Feminista Jones is a Philadelphia-based social worker, feminist writer, public speaker, and community activist. She is an award-winning blogger and the author of the novel Push the Button, the poetry collection The Secret of Sugar Water, and the highly anticipated Reclaiming Our Space: How Black Feminists Are Changing the World From the Tweets to the Streets(Beacon, Jan 2019). Her work centers Black American culture, critical race theory, intersectionality, women’s health and well-being.
Feminista’s passion is writing and hers has been featured in the New York Times, Washington Post, Time, Essence, XOJane, Complex, Vox, Salon, and EBONY. In 2017, Feminista was named one of the 100 Most Influential People in Philadelphia by Philadelphia magazine and was later featured in Philadelphia Style magazine for her community work in 2018, Since 2013, Feminista has presented and lectured at various colleges and universities including Princeton, Cornell, Columbia, Boston University, UC Berkeley, and The University of Pennsylvania. She is a highly sought-after presenter for major conferences and has presented at several, including Netroots Nation, BlogHer, Woodhull Freedom Summit, Stanford University’s Online Feminism Conference, Drexel’s Racism in Medicine Conference, and more. In 2018, she was honored to give the Baccalaureate speech during Vassar College’s Commencement weekend.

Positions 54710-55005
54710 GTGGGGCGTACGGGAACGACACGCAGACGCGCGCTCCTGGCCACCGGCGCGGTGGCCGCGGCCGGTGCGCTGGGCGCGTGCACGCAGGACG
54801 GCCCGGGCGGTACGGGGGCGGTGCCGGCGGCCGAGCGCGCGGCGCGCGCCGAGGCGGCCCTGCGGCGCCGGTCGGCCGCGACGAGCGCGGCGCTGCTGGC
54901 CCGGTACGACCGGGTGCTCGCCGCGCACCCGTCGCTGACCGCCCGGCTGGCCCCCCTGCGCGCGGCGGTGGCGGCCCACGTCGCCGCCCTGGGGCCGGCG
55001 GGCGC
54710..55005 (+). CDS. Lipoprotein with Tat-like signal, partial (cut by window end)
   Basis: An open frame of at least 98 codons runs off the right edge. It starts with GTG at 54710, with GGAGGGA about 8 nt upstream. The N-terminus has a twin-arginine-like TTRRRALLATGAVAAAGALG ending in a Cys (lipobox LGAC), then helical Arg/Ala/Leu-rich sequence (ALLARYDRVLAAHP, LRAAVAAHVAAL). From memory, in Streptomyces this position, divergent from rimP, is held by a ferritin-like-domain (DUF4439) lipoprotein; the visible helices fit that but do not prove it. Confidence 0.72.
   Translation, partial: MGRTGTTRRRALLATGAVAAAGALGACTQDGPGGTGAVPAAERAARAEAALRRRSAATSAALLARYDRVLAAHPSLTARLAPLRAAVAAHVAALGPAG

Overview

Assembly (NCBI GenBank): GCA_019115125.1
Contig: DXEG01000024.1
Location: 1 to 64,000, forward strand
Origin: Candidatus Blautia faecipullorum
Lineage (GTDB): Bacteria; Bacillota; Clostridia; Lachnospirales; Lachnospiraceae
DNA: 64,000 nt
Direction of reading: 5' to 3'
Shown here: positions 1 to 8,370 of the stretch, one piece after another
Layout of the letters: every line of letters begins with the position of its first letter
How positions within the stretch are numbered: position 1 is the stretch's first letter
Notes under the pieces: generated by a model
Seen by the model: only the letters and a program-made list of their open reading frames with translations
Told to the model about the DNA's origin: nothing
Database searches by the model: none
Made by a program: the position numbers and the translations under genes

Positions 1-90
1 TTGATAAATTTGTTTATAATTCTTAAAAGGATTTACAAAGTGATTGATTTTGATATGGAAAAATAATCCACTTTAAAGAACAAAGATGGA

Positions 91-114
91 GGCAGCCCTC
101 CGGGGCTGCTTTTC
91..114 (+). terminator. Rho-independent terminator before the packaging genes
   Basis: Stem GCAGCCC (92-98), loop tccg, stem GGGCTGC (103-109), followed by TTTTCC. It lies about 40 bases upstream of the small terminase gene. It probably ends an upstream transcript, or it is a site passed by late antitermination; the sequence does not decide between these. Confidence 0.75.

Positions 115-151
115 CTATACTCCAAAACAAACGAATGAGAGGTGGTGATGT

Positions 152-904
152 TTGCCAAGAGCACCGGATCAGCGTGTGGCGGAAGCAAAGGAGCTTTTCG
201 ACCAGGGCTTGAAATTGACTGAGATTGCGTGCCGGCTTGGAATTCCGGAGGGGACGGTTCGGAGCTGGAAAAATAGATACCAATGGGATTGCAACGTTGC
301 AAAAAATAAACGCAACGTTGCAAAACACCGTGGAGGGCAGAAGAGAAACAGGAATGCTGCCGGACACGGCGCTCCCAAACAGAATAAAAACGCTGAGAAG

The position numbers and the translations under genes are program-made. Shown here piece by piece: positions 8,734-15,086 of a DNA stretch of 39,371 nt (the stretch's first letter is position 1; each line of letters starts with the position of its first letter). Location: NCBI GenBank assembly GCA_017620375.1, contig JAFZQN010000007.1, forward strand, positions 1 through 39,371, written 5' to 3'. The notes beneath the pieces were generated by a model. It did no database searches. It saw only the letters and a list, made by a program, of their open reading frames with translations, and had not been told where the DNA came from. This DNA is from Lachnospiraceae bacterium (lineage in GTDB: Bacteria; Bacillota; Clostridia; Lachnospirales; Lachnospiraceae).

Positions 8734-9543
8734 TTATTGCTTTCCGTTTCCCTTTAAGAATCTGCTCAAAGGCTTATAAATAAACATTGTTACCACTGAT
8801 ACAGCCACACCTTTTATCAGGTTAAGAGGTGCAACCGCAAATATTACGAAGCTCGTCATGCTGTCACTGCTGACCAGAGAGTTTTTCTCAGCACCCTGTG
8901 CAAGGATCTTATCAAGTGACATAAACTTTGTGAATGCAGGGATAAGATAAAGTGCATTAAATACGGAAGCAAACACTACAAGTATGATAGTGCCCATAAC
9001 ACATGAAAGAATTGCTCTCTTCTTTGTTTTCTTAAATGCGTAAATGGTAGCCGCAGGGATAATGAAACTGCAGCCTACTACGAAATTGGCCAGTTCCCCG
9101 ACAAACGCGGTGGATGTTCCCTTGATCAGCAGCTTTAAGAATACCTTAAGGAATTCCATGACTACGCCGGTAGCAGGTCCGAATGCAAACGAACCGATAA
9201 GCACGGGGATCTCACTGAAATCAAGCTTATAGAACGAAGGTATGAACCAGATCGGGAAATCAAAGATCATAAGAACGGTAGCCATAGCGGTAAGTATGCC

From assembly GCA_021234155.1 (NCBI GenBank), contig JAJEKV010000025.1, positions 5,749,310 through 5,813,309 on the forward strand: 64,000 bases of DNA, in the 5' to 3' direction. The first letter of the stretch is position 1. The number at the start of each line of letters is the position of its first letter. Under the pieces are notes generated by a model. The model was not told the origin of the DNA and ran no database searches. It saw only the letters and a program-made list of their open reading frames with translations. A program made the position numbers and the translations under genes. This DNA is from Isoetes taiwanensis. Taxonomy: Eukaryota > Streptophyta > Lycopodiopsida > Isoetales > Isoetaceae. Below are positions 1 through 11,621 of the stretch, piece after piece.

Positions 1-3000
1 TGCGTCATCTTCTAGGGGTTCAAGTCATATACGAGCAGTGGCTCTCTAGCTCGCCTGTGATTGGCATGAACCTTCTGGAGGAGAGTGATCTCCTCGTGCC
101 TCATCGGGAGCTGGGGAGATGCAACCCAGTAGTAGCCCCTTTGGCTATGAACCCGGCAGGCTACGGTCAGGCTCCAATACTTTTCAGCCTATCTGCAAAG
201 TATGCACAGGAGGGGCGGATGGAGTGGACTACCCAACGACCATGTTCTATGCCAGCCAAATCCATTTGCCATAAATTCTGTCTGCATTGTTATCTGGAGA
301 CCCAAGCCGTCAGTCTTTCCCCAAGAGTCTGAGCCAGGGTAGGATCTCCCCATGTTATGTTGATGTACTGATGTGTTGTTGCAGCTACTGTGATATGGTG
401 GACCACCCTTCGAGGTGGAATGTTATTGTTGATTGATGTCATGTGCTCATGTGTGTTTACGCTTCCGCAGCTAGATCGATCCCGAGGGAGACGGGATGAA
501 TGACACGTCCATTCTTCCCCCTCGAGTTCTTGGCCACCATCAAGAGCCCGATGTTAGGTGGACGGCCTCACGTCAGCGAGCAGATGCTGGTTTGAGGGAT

In 2015, she co-founded and served as General Director of the Women’s Freedom Conference, the first all-digital conference completely organized by and featuring only Women of Color. For her work, she was named one of SheKnows 2015 “Voices of the Year”. In 2014, she launched a global anti-street harassment campaign (#YouOKSis) and a National Moment of Silence protesting police brutality (#NMOS14), both of which received international media attention. That year, she was named one of the Top 100 Black Social Influencers by The Root.
Feminista is also a mom, a mentor to young girls and women, and an outspoken advocate for the homeless, people living in poverty, and those living with psychiatric disabilities.